Last minute year-end tax planning tips


According to a CIBC poll, 77% of Canadians don’t think about their taxes until Dec. 31 or into the new year which is the reason why so many Canadians miss out on tax saving opportunities. But it’s the start of December so there is still  time to put some tax savings options into place!  Here are some tips to do just that:


  1. Contribute early to your RRSP. You have until March 2, 2020 to make a contribution to your RRSP for a deduction on your 2019 tax return but making it sooner will benefit your retirement long term.
  2. Convert to a RRIF before the end of the year end if you are 71 this year. Before doing so, you can make a final contribution towards your RRSP.  Also, if your spouse is younger, you have the option of calculating the minimum income amount based on their age to maximize your tax deferral.  
  3. Withdraw RRSP funds when your income is lower. If you need to withdraw funds from your RRSP and your income in 2019 is lower than it will be in 2020, withdraw in 2019. RRSP withdrawals are fully taxable.
  4. Withdraw funds from your TFSA earlier. If you are planning on withdrawing from your TFSA early in 2020, do it in 2019 in order that you will be able to re contribute the same amount in 2020.
  5. Convert to a RRIF earlier than required. If you are over the age of 65 and without a company pension plan, setting up a RRIF to pay out just $2,000 annually would enable you to take advantage of the pension credit which will make the withdrawal tax free.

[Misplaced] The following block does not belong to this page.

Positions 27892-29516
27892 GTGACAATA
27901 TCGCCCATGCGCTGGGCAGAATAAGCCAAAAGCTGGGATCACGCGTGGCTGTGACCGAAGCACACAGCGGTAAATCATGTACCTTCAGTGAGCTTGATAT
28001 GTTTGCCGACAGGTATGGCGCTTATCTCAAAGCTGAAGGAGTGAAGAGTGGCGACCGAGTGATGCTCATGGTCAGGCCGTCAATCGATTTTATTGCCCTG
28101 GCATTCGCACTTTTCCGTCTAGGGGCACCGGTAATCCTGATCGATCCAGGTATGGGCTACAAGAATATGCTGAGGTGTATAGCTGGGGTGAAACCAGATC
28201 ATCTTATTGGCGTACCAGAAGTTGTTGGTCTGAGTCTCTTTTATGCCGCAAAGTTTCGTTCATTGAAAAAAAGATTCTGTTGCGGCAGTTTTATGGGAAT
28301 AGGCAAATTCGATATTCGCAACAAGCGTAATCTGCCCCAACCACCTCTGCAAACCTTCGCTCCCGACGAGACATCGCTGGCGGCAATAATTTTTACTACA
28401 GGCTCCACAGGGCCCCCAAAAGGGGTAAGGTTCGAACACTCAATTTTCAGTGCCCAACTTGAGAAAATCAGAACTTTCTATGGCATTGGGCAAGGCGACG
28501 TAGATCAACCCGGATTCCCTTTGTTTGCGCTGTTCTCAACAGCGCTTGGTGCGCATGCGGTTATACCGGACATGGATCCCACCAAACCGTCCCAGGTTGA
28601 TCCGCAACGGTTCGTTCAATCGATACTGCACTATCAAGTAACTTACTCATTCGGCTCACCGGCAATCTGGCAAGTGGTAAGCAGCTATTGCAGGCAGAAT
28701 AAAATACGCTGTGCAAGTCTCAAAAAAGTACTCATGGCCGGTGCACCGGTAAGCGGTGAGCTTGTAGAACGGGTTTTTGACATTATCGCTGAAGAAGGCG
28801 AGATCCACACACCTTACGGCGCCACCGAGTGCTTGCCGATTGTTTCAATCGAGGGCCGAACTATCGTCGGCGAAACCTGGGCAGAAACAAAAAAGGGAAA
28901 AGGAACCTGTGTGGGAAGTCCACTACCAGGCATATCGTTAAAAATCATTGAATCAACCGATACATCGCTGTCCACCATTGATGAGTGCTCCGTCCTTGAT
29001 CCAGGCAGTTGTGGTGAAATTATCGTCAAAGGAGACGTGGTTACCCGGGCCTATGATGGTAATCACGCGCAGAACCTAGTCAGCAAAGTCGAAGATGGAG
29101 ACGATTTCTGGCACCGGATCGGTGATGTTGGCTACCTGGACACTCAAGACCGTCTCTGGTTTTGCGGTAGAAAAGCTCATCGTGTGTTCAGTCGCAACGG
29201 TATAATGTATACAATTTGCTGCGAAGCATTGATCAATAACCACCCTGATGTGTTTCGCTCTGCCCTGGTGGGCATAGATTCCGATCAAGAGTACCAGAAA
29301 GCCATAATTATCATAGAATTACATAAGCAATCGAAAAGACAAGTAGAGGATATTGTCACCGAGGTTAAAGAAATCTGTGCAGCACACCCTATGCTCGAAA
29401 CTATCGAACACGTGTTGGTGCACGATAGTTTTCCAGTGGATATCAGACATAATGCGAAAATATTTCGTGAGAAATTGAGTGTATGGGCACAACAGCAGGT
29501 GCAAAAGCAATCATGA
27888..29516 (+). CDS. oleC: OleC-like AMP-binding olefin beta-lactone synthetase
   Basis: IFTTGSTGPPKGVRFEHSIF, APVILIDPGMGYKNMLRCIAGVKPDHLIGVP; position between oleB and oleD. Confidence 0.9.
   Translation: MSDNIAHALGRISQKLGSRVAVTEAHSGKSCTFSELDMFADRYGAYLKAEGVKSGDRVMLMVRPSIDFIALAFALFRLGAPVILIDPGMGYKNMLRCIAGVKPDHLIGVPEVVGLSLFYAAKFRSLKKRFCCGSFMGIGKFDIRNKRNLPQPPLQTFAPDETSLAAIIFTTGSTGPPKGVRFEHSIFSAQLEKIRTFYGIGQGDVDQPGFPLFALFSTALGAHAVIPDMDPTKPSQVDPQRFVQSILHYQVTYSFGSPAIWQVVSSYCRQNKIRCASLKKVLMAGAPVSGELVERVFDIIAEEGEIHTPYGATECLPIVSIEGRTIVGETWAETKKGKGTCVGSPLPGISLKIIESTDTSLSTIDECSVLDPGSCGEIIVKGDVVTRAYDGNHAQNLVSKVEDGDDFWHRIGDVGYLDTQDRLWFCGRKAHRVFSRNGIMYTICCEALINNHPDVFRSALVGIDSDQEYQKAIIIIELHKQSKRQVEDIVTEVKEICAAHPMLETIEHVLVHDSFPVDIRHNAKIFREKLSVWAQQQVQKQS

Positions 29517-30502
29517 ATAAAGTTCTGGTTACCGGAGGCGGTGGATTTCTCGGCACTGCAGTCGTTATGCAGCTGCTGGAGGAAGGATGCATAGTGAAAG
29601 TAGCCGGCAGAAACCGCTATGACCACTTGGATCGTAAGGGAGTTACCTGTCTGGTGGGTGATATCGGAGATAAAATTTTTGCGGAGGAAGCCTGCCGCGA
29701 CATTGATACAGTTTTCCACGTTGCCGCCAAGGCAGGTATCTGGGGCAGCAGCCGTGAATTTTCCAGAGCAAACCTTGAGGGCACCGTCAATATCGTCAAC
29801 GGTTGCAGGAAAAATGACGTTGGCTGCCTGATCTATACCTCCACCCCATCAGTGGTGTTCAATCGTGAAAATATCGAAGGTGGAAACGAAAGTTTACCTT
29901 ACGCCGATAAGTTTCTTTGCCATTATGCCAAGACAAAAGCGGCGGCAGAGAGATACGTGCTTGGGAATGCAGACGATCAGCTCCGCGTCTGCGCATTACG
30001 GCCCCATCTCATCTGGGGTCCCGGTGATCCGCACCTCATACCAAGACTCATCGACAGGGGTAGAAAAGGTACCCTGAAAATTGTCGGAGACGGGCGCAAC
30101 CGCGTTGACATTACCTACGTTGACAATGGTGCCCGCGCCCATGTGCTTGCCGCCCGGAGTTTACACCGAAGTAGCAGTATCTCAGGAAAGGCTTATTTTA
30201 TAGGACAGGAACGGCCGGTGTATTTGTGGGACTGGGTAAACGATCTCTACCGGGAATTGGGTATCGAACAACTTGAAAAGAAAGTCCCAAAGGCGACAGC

6. Donate to give back AND reduce your tax burden December 31st is the last day to donate and get a tax deduction for the year. Donations to a charity or foundation can include the gifting of publicly traded securities that have accrued capital gains This would also eliminate capital gains taxes.
  7. Tax Loss Selling Selling nonregistered investments that may have an accrued loss before the end of the year, can help offset any capital gains realized elsewhere in your portfolio. Any capital losses that you can’t use can also be carried back 3 years or carried forward forever to offset net capital gains in other years.
  8. Start or contribute to an RESP RESPs allow for tax advantaged savings for post secondary education and attract free grant money from the federal government in the amount of 20% of the first $2,500 of annual RESP contributions per child or $500 per year.
  9.  Start or contribute to an RDSP RDSPs are a powerful tool for the long-term financial security of those eligible for the Disability Tax Credit. RDSPs offer tax deferred savings, generous & free government grants and savings that do not impact other government income programs.

Your financial planner can provide more detail based on your situation. If you're not working with a Certified Financial Planner, please accept that as Tip Number 10!